- Critics of John B. King are speaking out in a group letter, saying that his "ineffective and destructive" policies as Education Commissioner of New York from 2011-2014 ought to prevent him from being formally approved as U.S. Secretary of Education.
- Education historian and activist Diane Ravitch, educator Deborah Meier, author Nikhil Goyal and Chicago Teachers Union President Karen Lewis all signed the letter.
- According to the Washington Post, during King's nomination hearing last week, not a single senator asking any direct questions about his tenure in New York.
It's unclear what kind of impact the letter will have, if any. Twenty-year-old Nikhil Goyal reportedly penned it, and its release coincides with the publication of Goyal's new book. That means any attention paid to the note inevitably doubles as marketing for the title, a savvy PR move.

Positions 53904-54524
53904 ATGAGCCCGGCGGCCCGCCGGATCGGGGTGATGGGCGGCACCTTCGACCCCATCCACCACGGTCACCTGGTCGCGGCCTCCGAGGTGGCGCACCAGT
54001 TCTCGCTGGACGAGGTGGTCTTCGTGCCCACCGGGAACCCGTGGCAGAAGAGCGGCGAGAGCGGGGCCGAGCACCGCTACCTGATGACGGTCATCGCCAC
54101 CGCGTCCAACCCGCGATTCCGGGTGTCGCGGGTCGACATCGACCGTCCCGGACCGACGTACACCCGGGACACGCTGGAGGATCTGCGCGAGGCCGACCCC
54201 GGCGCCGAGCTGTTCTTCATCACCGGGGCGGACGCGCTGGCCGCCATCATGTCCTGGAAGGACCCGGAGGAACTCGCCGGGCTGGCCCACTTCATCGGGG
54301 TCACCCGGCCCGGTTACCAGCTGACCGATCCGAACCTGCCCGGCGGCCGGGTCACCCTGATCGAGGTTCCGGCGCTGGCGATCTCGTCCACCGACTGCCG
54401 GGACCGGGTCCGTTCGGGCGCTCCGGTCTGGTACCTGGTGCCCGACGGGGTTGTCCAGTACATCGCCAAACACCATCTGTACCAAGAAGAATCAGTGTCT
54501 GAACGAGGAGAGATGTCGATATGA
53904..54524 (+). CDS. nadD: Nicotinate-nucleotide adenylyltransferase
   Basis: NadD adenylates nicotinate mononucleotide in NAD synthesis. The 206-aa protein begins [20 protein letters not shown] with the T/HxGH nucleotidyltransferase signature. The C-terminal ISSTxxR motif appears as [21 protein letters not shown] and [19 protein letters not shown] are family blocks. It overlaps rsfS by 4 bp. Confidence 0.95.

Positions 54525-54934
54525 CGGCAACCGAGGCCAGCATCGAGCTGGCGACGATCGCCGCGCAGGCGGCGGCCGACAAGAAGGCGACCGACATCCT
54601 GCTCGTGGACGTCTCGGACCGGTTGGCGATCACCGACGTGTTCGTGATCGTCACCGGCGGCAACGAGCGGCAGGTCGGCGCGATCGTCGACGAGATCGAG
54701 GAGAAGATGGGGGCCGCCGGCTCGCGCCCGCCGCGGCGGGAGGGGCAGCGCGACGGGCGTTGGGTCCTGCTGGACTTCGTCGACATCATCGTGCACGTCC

At the same time, this is far from the first time that King has been hounded by critics. His time as education chief in New York left many with doubts about how the state rolled out Common Core-aligned testing, to the point where New York Gov. Andrew Cuomo noted that “Common Core’s implementation in New York has been flawed and mismanaged from the start.”
However, thus far, King's formal nomination process has been relatively smooth. He's been diplomatic as Acting Secretary of Education, attempting to build bridges with teachers and smooth ruffled feathers left behind by his predecessor Arne Duncan. Yet two issues close to King's heart may prove divisive: he's both called for greater equity in schools and asked states to be aggressive when it comes to poor-performing schools, abandoning teacher evaluation metrics that don't help the educators themselves improve.